Looking at the new baby

  4. Doll held in arms and moved about and talked to – using a doll to mimic the lady’s behaviour with the baby. It could even be dressed in used baby clothes.
  5. Quiet baby being held in arms – maybe the man holding him initially
  6. Noisy baby in pram
  7. Noisy baby in seat
  8. Noisy baby in arms

Whenever baby moves or Byrne is aware of him, they should give the dog food. The new baby triggers chicken!

It is vital, if Byrne’s emotions towards the new baby are to be resolved, that positive methods are used. It’s too tempting to discipline and try to teach the dog what he must NOT do instead of what he should do.

If it were a snake and not a baby, for instance, and if Byrne could die if he touched it, then there may be justification in sudden shouting or punishment because they would want him to hate and to avoid snakes forever. The opposite is the case here with a new baby.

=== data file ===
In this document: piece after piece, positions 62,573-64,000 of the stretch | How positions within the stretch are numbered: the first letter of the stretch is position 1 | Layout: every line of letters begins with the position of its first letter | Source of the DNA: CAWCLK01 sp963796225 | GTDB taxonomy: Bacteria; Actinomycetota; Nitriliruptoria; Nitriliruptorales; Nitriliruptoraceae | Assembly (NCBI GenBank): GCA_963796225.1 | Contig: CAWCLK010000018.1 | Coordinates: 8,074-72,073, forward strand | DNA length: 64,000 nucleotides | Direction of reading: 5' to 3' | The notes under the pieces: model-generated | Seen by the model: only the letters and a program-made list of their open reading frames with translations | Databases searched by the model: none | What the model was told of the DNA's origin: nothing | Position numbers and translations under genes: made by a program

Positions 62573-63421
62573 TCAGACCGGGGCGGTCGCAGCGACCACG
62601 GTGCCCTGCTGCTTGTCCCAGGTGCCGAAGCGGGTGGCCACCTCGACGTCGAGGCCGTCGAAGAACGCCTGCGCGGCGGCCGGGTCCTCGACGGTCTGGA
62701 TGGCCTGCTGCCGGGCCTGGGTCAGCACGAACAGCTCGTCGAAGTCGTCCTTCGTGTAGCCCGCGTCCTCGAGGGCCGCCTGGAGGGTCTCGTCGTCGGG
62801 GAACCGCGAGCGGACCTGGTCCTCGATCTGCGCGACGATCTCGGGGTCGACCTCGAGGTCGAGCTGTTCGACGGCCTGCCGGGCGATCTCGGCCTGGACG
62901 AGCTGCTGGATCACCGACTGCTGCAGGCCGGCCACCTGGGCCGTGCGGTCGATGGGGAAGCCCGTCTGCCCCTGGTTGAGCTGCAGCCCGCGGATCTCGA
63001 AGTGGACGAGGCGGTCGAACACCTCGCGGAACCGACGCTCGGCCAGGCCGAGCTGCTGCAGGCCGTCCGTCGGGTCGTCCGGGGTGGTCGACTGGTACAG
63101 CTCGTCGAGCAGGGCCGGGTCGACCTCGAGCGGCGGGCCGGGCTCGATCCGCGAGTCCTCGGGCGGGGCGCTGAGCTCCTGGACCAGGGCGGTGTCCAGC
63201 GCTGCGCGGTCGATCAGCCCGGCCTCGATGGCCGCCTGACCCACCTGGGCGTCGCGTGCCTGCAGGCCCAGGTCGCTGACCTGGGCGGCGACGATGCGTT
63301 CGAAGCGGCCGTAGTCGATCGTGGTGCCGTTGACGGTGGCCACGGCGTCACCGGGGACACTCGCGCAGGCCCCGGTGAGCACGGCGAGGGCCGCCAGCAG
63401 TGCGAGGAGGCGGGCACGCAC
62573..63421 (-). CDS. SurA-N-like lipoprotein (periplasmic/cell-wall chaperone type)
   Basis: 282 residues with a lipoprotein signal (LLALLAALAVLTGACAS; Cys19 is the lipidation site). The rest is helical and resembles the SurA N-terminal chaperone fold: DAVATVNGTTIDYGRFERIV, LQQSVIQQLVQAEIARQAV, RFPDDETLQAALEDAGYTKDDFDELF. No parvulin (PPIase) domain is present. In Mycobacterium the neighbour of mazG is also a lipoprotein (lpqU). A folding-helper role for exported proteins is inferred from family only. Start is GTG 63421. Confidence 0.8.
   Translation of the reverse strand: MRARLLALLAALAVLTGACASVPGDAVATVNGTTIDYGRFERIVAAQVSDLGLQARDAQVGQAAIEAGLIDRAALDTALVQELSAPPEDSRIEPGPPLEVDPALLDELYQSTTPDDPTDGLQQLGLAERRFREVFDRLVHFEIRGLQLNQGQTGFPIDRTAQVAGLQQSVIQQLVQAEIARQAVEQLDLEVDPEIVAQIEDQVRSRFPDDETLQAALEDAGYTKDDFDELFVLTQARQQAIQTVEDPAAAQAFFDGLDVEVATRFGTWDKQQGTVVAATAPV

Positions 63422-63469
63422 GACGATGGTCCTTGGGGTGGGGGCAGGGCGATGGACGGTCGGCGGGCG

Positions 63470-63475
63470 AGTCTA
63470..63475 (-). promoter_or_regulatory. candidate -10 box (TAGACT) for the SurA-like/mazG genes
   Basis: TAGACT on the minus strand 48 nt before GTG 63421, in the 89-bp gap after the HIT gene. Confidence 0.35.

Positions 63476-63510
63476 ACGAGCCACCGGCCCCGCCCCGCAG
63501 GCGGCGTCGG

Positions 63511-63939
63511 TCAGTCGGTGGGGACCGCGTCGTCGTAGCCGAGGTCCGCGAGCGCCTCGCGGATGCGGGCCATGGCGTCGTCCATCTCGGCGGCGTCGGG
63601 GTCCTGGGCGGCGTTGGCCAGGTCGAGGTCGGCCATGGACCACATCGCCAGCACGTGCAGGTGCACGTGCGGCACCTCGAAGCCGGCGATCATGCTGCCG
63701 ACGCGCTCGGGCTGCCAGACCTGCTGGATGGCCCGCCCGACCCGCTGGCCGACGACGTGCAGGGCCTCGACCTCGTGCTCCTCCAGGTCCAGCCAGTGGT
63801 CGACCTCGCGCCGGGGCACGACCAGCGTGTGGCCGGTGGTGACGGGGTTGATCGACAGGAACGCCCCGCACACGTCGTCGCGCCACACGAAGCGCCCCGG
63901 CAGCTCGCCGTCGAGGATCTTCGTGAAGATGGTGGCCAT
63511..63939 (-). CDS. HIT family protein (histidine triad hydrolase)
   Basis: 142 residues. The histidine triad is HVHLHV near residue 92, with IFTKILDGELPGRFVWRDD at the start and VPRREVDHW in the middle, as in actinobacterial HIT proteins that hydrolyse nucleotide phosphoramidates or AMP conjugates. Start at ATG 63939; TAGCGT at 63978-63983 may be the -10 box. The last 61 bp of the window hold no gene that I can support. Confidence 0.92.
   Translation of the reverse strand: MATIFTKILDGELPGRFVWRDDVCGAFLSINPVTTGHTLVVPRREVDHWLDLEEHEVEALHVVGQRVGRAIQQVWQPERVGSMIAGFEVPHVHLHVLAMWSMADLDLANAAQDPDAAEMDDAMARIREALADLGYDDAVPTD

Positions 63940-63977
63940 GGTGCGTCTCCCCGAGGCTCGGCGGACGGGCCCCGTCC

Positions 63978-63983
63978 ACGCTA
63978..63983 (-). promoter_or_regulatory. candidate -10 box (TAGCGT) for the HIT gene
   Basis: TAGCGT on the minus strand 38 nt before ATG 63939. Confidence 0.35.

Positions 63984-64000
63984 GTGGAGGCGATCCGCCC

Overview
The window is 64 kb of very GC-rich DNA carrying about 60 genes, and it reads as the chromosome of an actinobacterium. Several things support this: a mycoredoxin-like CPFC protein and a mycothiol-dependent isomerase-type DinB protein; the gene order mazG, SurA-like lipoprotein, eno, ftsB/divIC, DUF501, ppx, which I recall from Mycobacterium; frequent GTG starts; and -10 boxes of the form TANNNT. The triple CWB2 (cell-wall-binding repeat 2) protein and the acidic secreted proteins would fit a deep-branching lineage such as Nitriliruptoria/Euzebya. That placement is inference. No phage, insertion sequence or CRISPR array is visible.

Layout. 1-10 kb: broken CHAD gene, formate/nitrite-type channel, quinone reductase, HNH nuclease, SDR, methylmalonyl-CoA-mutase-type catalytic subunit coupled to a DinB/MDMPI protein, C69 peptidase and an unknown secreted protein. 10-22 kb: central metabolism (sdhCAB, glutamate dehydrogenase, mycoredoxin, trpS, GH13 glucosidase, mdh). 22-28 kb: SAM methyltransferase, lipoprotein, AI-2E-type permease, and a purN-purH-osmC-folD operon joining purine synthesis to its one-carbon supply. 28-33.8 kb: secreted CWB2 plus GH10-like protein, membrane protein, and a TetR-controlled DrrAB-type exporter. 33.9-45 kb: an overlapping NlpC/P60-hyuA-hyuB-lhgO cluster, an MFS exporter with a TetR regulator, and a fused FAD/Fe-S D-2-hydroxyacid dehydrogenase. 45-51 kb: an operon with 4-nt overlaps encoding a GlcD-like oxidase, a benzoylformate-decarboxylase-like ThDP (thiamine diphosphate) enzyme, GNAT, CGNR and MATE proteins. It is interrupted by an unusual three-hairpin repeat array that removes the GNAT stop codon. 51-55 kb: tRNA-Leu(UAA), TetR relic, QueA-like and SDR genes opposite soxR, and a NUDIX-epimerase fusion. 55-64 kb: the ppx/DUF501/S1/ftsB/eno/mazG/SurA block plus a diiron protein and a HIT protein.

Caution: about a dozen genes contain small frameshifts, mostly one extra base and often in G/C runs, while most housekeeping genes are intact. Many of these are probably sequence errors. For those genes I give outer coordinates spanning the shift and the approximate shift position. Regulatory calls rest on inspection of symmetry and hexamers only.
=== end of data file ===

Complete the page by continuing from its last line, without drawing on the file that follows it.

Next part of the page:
Too many changes

Poor Byrne is unhappy if not in the same room as the young couple, so will no doubt complain behind the gate.

He sleeps in their bedroom – and this is where the baby’s crib now is. He may need to sleep somewhere else and this could make him unhappy too.

Hindsight always being so easy, this is a good example of where thorough preparation can prepare the dog. Weeks before the arrival of the new baby Byrne could have been introduced to being left behind gates and sleeping somewhere else at night. He could now feel pushed out just when the opposite is needed.

This has all come as a very sad surprise for the young couple who adore their beautiful and very well-trained dog and assumed he would be fine.

New unforseen challenges will no doubt occur but overall, if they can be patient and never push ahead too fast, Byrne should learn accept the new baby.

The story has just begun.

Four weeks have now gone by. Byrne is back on their bed again at night, peaceful, happy and calm while the lady feeds her beautiful month-old baby.
From email three weeks later: Things are going better with Byrne each day.